Articles Tagged with Chicago Business Lawyer

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Employee or Freelancer?

Is a person who works for your business financially dependent on you, or can they potentially independently profit based on their skill set? Will they be part of your company indefinitely? Do they perform a central, daily, integral role? Do you dictate when, where and how they work? Do you limit their ability to work for others? Can the person apply what they do to other endeavors, widening their market reach and leading to other revenue streams?

Small businesses and other employers will need ask themselves this set of questions and consider the “totality of the circumstances” in determining whether to classify people who work for them as employees or independent contractors, in a rule change published by the U.S. Department of Labor’s Wage and Hour Division on January 10, set to take effect March 11.

Guest Blogger: Attorney Tracy Ries

For parents going through a divorce, the right-now priority is to retain matrimonial attorneys to negotiate or litigate a plan to divide up assets, determine alimony and child support payments, and haggle over children’s residency and visitation schedules.

And it’s understandable that’s the top focus from a legal standpoint. But assuming you and your soon-to-be former spouse have, at some point, put into place estate planning documents—wills, trusts, powers-of-attorney, life insurance policies or anything else—you will want to revisit those ASAP.

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Transit Benefits Required for Illinois Employers

Another wrinkle for employers in the Chicago area.

Businesses located in the six-county Chicago area near public transit routes operated by the Regional Transportation Authority (RTA) that have at least 50 employees will be required as of Jan. 1, 2024, to provide their full-time employees with pre-tax public transit benefits.

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Long-Term Temps to be Paid Like Employees

Both Illinois employers that contract with temporary labor service agencies, and those agencies themselves that do business in the state, should review staffing contracts and ensure compliance with relevant policies and procedures under amendments to the Illinois Day and Temporary Labor Services Act signed by Governor J.B. Pritzker, which took effect immediately.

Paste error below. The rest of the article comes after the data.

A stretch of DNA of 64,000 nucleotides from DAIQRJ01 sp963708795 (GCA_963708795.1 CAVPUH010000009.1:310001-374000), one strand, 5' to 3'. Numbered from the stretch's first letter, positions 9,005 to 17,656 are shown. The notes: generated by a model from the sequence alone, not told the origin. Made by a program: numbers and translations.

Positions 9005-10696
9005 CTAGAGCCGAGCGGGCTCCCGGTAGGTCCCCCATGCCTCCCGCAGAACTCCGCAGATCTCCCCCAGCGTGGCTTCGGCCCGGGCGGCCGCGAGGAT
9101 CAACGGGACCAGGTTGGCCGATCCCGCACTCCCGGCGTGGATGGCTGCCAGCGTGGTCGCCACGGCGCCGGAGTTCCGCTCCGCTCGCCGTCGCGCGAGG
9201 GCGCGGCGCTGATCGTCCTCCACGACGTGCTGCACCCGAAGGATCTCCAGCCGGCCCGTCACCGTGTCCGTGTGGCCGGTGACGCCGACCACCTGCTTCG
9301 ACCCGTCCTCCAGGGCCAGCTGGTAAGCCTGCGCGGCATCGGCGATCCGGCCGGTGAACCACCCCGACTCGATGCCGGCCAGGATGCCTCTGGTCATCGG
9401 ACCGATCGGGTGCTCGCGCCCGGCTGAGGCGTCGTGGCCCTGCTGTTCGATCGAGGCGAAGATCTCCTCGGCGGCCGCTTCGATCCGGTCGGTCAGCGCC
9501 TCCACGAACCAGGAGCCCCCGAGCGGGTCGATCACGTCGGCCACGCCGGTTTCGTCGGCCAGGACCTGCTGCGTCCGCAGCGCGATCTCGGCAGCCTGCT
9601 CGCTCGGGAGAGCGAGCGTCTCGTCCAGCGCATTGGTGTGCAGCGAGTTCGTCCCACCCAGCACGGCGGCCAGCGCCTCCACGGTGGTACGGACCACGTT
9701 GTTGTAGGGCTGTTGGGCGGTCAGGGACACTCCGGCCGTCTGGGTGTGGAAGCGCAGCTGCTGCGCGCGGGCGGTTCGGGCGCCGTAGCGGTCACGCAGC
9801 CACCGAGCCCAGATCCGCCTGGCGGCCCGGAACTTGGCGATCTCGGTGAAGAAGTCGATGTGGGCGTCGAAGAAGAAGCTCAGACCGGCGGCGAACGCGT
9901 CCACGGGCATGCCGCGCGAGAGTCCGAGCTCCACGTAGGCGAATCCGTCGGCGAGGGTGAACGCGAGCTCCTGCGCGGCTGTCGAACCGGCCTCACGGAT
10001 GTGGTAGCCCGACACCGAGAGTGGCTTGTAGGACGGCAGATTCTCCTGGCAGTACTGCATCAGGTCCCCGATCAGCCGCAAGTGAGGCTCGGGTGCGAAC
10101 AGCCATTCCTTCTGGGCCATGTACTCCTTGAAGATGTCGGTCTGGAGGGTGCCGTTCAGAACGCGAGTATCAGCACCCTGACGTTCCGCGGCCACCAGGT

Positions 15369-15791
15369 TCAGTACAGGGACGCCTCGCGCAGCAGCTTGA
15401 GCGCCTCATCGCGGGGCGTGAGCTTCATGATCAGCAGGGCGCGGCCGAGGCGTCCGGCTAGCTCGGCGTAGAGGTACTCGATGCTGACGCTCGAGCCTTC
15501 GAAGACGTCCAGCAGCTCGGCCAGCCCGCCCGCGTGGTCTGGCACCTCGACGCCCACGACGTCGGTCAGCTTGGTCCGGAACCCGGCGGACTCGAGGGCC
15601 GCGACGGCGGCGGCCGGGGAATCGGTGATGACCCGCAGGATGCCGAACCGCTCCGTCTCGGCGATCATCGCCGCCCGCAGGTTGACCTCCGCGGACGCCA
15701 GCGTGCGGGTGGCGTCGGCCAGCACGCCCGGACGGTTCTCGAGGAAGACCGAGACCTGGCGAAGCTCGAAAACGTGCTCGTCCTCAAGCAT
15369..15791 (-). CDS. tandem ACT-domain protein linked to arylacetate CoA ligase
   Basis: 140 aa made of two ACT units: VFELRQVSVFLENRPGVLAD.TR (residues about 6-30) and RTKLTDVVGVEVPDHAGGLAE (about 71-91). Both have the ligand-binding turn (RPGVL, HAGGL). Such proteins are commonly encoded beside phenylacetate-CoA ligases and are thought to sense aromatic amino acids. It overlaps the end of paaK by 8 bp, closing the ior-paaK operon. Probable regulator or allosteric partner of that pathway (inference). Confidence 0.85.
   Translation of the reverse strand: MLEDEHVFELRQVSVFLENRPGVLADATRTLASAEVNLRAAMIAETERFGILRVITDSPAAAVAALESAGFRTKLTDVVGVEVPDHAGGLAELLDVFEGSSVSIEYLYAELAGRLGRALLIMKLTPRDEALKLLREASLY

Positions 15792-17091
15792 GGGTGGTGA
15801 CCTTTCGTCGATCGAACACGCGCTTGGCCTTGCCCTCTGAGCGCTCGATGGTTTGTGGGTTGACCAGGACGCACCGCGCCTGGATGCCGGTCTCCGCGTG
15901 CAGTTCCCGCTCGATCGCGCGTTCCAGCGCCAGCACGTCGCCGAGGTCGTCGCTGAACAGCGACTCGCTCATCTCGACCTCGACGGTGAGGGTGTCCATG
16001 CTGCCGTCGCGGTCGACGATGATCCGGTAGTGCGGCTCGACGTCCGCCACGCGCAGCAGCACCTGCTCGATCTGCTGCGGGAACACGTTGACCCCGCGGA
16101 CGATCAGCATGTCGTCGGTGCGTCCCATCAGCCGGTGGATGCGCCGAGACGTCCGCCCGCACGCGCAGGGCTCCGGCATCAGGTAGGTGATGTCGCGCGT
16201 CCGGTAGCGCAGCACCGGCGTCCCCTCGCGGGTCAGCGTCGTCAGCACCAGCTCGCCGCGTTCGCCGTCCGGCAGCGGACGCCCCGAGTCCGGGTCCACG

The amendments to HB 2862 hold that temporary workers assigned to a third-party client for more than 90 days are entitled to wages and benefits—or the cash equivalent of benefits—equivalent to the lowest-paid employee at that client who performs the “same or substantially similar” work. If no such person exists, temp workers must be paid the same as the lowest-paid employee with the closest seniority level to the temp.

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Supreme Court Ruling on Religious Reasons

Small businesses and other employers are likely to find it more difficult to refuse requests for religious accommodations after the U.S. Supreme Court’s ruling in a recent case, Groff v. DeJoy, which concerned a postal worker who unsuccessfully requested to be off-the-clock every Sunday—when the post office still makes deliveries for Amazon—citing his Evangelical Christian faith.

Gerald Groff, a Pennsylvania man, nonetheless kept being put on the schedule for Sundays and disciplined for not working while his co-workers were stretched thin attempting to cover his routes. He resigned, sued, lost his case and lost again on appeal—but the Supreme Court’s unanimous ruling in June established a higher standard for employers who claimed they would face an “undue hardship” to make religious accommodations.

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You Can, But Should You?

To begin with, employers thinking about using AI such as ChatGPT during hiring and selection need to familiarize themselves with the technology at a conceptual level, and then look closely at—and understand well enough so they can explain to others—how AI integrates with their recruiting tools and practices.

A key piece of state legislation in Illinois pertaining to the use of AI is the Artificial Intelligence Video Interview Act (820 ILCS 42/1), which lays down various stipulations for the recording of video interviews and subsequent use of AI while evaluating said recordings.

Crypto-300x251The pros and cons of accepting Bitcoin and other online payments for small businesses

What are the risks of small businesses taking payments in Bitcoin and other cryptocurrencies? What are the rewards?

But first, for the uninitiated, what are cryptocurrencies in the first place? They are decentralized digital exchange media that enable buyer-to-seller transactions to take place without a bank or other third-party processor involved. No matter how small your business is, you can take payments over this medium, as more than 30% of U.S. small businesses now do, according to data from Skynova. Bitcoin and Etherium are among the most commonly used.

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Can You Keep a Secret?

At the federal level, the Defend Trade Secrets Act of 2016 created a pathway for civil action due to misappropriation of trade secrets; federal courts also can rule on criminal trade secret actions based on the Economic Espionage Act of 1996.

The UTSA defines a trade secret as information with actual or potential independent economic value, based on the facts that potential competitors don’t know about it and don’t have the proper means to obtain it; and that “reasonable” efforts are being made to keep that information secret. The information in question can take the form of a formula, pattern, compilation, program, device, method, technique or process.